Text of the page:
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Pentagon Plans To Shrink Army To Pre-WWII Level: Reports

Pentagon officials say the new defense budget proposal will shrink the size of the Army to its smallest force since before World War II.
Posted at 9:28 AM, Feb 24, 2014

​The Pentagon plans to shrink the size of U.S. Army to its smallest force since before World War II, according to reports. 

U.S. Defense Secretary Chuck Hagel's spending proposal, which is set to be officially announced Monday, was described to The New York Times in advance by several Pentagon officials on condition of anonymity. (Via WJLA)

According to those officials, the proposal calls for shrinking the U.S. Army down to its smallest force since before the World War II build up — about 450,000 troops. It would also eliminate an entire class of Air Force attack jets.

The Pentagon will also recommend a limit on military pay raises, higher fees for health-care benefits and lower housing allowances. It's all part of an attempt to save billions of dollars needed for other critical portions of U.S. defense spending — such as special operations forces and cyberwarfare.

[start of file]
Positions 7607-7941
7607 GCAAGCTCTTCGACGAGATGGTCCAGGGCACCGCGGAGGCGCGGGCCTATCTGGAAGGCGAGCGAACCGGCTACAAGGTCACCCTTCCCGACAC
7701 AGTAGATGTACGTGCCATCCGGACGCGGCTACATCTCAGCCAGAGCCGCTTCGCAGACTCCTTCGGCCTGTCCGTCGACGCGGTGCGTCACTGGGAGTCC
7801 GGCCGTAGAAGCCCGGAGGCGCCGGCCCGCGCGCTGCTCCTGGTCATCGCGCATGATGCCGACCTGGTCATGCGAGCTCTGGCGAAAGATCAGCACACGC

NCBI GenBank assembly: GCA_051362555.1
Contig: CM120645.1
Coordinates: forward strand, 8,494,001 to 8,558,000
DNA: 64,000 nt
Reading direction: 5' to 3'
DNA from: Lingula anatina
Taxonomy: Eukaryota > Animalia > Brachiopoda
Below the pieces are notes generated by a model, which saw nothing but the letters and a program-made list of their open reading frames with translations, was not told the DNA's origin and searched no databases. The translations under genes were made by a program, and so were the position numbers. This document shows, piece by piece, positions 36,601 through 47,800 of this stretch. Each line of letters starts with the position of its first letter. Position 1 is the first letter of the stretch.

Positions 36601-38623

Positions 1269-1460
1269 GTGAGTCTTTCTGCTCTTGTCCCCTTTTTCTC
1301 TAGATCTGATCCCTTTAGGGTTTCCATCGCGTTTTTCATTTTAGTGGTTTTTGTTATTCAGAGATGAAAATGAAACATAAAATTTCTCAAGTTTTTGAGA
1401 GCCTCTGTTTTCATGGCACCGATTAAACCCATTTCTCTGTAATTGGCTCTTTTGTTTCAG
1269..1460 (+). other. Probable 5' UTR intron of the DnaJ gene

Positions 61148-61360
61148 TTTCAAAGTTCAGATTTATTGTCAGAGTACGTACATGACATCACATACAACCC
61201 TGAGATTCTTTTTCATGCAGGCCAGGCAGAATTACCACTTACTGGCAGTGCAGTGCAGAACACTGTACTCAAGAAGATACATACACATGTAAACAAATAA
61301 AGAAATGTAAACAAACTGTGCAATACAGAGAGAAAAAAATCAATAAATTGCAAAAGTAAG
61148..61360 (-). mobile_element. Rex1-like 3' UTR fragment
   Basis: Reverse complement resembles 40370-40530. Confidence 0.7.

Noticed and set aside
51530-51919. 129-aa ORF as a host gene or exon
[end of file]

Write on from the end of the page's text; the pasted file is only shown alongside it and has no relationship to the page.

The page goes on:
If reports prove to be accurate, the move would mark the first Pentagon budget initiative to aggressively push the military off the war footing adopted after 9/11. The Times cites Pentagon officials as explaining the proposal: " ... takes into account the fiscal reality of government austerity and the political reality of a president who pledged to end two costly and exhausting land wars. A result, the officials argue, will be a military capable of defeating any adversary, but too small for protracted foreign occupations."

The Wall Street Journal explains that details of budget initiatives surfacing ahead of its release indicates it's certain to come under political attack. 

"The approach ... is certain to face fierce resistance from veterans groups that recently defeated a far more modest congressional effort to curb military pay ... setting up an election-year confrontation" where it's going to be hard for members of Congress to accept anything viewed as taking benefits away from troops. 

​Pentagon officials say even with the across the board spending reductions, the proposal has backing of the Joint Chiefs of Staff. They reinforced that under the plan, the U.S. military would still have the resources to remain the most capable in the world. The plan needs Congress' approval.